The first thought that entered my brain, as I plunged headlong into The Wednesday Soul by Sorabh Pant, was that this was clearly a tribute to Douglas Adams. Just like that incomparable comic writer, Pant has taken a mighty leap off the edge of the Plausibility Cliff, and has swum, with some success, in the Sea of Improbability. He has, like Adams, created characters with varied shades of quirk in them and has also, like Adams again, shown us that the idea of death (or destruction) has great comic potential.
Unlike the late great Adams, however, Pant is still mastering the art of writing. I’ve watched his stand-up routine a couple of times and I’ve always enjoyed it. Pant has great energy and a wonderful sense of comic timing when he’s on the stage and he brings this to his book as well. However, a stand-up act does not last more than an hour, so the joke-a-second formula works perfectly well in that format. In a book, however, it can get exhausting. There seem to be at least four punchlines in every paragraph and unfortunately, it seems like that is all there is to it.
Another major problem I had with the book was that too many things seemed to be happening together. The action shifts constantly between two different sets of characters and only in the end, is there some semblance of cohesion. There are LOTS of characters and some of them are genuinely funny, but the problem with having lots of characters – all of whom have something important to contribute to the story – is that sometimes the author simply doesn’t have time to build enough back-story for them, or give them enough depth to make us care. One instance is that of the mysterious Radha N. Recliws, who gives us the introduction to the story, then disappears for most of the book except to give us bits of information at the beginning of every chapter. He only reappears right at the end. Now, this Recliws is an intriguing character – you’ll know when you read the book – but his reappearance is abrupt, and consequently, seems very tacked on. Remember how bewildered you were when Gandalf the Grey suddenly reappears as Gandalf the White in The Two Towers? At least in that instance Tolkein had built up the story enough to make us care that Gandalf had returned to the narrative. In The Wednesday Soul, there’s no such build-up. It’s just action, action, action.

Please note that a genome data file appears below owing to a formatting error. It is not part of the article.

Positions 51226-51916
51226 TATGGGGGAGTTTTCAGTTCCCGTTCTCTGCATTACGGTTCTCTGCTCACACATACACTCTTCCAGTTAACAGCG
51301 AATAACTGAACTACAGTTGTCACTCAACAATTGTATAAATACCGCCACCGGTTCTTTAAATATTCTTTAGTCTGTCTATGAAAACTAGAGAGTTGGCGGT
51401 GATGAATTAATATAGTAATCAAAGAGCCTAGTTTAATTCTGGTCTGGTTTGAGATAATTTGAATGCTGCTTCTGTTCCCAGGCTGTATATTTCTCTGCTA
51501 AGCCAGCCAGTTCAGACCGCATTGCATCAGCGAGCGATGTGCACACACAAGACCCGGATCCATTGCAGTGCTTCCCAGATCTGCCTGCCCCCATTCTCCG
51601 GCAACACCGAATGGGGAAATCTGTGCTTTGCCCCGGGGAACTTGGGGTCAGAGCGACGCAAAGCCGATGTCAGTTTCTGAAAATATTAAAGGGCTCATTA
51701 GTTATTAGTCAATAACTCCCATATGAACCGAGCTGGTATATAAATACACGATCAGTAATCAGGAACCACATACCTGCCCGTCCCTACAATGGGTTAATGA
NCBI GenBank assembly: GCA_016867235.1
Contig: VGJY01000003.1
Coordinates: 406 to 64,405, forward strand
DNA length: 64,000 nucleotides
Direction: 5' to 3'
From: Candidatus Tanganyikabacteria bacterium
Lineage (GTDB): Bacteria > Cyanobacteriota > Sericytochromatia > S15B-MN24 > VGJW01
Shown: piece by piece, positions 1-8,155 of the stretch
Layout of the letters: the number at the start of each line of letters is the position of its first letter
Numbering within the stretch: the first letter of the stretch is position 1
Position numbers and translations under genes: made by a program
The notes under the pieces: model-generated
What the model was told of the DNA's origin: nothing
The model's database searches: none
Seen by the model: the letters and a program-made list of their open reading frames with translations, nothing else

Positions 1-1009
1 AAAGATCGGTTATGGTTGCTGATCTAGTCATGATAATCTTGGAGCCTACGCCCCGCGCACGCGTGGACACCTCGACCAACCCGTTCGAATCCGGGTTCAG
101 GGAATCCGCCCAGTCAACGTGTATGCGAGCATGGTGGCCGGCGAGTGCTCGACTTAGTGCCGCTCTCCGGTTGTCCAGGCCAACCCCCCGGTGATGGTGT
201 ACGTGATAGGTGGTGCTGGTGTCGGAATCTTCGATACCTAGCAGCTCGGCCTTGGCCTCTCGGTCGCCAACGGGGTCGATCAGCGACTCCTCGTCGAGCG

But you probably want to know what the plot is, so here it is in a few words: Nyra Dubey, is an vigilante who is suddenly killed by a bus. She’s furious because she had finally managed to get herself a boyfriend, and now all she can think of is how she can get back to him. Unfortunately, the afterlife is pretty much like real life, in that whatever you want to do is not as important as what the powers-that-be want you to do. Nyra is constantly thwarted by red tapism. She also finds out that sinister plans are afoot, which may throw the whole balance or life/after-life off-kilter.
So what is it about the book that works? As I said at the beginning, The Wednesday Soul shows great imagination. Pant has created his own version of the afterlife with some truly brilliant concepts like the categorization of souls. He’s also introduced celebrated people – fictitious and non-fictitious, including Marie Curie, Agatha Christie and Guru Dutt – as minor characters.
Reading this book proved more difficult than I had expected, and in all fairness, I must admit that most of the time, it wasn’t Pant’s fault. What really lets the book down is the shoddy editing: there are quite a few spelling errors, and the breaks traditionally used to separate scenes are often missing. Since the book has a fairly complicated plot, such errors on the part of the editors is unforgivable.
The book seems to have been generally well-received and there’s already talk of a sequel. I would congratulate Pant on the success of his first novel, but I would also warn him to take a little more time with his next one. Perhaps that will make it easier to read, and also funnier.